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Discussion Starter · #1 ·
I am having some issues wiring my Central Air unit.
Currently there is a red two wire 12G wire running from the AC unit to a 20A Non Fusible, Pull Out Disconnect Switch. Then a Orange Two Wire 10G from the Disconnect to the Breaker Panel. The disconnect has four term screws labeled Load/Line on each. The Wire from the machine has Red to Line and Black to Load on one side, the wire to the panel has a White wire to Line and Black to Load.

Once at the breaker, I have wired the white wire to common/trip and the black to the other side of a 2 Pole 20 Amp Circuit Breaker.

I keep tripping the breaker .... What am i doing wrong.
Is it at the disconnect?
 

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I am having some issues wiring my Central Air unit.
Currently there is a red two wire 12G wire running from the AC unit to a 20A Non Fusible, Pull Out Disconnect Switch. Then a Orange Two Wire 10G from the Disconnect to the Breaker Panel. The disconnect has four term screws labeled Load/Line on each. The Wire from the machine has Red to Line and Black to Load on one side, the wire to the panel has a White wire to Line and Black to Load.

Once at the breaker, I have wired the white wire to common/trip and the black to the other side of a 2 Pole 20 Amp Circuit Breaker.

I keep tripping the breaker .... What am i doing wrong.
Is it at the disconnect?
Yes it is at the disconnect. You need to have the wires from the orange cable on the line terminals, and the wires from the red cable on the load terminals.

The way you have it now is a dead short, because each line terminal has a corresponding load terminal. So the black and white from the orange cable are directly connected together through the disconnect.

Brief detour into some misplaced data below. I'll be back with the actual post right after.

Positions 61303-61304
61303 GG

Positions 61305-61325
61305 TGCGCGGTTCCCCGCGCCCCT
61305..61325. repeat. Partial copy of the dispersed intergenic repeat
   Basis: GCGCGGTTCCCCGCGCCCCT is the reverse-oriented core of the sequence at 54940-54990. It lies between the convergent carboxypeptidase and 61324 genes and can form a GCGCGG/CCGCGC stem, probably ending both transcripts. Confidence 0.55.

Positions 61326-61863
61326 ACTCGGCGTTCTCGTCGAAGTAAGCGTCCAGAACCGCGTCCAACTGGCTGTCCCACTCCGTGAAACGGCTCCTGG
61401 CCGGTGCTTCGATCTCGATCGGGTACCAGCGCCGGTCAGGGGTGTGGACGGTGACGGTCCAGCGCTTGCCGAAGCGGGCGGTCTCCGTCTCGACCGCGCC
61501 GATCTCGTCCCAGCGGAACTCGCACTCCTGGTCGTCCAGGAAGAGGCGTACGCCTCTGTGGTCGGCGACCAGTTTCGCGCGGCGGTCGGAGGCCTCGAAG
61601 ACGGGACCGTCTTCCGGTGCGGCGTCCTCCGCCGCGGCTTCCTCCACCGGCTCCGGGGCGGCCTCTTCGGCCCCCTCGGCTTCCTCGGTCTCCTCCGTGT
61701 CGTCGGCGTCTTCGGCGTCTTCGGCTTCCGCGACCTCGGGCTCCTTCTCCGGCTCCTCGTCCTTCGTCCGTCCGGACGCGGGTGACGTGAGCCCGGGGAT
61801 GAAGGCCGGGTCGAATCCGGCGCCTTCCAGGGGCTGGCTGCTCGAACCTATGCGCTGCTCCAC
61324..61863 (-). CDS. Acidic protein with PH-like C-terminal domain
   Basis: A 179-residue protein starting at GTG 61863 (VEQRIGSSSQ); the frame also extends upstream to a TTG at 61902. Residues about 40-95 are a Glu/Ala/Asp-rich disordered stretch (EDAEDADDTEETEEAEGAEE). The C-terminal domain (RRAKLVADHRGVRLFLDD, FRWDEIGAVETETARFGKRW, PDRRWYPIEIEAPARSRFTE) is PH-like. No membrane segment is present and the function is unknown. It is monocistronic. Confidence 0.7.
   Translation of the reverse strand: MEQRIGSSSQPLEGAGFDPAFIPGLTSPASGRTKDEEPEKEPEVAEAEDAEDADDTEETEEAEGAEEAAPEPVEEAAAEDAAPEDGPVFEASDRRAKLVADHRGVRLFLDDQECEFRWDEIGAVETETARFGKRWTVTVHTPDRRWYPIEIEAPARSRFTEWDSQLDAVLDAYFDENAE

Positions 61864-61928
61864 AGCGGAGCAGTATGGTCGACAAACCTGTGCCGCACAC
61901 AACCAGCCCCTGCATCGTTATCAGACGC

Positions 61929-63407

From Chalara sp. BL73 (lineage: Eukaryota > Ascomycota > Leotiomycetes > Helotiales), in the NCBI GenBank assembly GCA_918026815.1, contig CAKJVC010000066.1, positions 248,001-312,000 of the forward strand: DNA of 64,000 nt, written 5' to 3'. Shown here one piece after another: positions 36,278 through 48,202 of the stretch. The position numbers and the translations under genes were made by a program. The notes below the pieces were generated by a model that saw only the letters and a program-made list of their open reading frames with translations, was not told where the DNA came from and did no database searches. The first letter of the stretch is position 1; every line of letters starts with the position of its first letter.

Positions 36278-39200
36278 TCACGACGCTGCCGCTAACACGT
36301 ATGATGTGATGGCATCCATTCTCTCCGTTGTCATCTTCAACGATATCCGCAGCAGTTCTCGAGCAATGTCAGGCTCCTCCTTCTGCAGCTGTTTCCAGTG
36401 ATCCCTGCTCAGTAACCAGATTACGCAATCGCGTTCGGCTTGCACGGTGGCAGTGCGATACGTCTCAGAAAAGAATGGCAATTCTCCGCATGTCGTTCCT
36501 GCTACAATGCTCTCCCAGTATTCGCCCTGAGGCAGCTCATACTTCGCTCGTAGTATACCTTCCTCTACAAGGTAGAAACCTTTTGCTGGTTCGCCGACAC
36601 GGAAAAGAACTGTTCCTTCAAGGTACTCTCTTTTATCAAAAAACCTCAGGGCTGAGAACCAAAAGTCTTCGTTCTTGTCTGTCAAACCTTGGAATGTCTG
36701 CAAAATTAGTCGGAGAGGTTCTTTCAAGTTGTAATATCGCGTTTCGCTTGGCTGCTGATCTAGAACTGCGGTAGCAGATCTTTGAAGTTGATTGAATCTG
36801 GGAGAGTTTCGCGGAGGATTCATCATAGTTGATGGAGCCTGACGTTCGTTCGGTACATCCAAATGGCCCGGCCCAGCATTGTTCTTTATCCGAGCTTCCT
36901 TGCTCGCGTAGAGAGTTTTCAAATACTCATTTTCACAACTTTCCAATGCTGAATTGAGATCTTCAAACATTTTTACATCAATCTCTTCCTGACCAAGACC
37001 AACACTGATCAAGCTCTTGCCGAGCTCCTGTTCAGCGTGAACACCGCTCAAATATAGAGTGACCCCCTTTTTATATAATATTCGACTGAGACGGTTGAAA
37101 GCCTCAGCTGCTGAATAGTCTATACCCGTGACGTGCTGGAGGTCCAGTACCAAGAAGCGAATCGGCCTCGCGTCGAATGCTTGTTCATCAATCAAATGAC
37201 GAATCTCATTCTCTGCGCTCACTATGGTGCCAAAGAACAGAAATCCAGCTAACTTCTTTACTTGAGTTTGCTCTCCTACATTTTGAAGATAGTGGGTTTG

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Your wires comeing from the panel have to go to the line side of the disconnect. The wires going to your unit have to be connected to the load side.

I am assumeing this is 220V. most our, you will have to put both the white and black on the 2 pole breaker.

Make sure you check the nameplate and get the minimun circuit capacity and maxium breaker size. The minumun circuit capacity will give you what size wire you need and the maxium breaker size will give you what the largest breaker you can use. The breaker size will be bigger to compensate for startup.
 

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Discussion Starter · #4 ·
Thats awesome guys, thanks ..
So at the breaker ... was i correct connecting the white to common/trip and the black to the other terminal ..

or does it even matter ?
 

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Thats awesome guys, thanks ..
So at the breaker ... was i correct connecting the white to common/trip and the black to the other terminal ..

or does it even matter ?
That is just writing on the breaker case, not an indicator of polarity. For 240 V loads, no, it doesn't matter.
 
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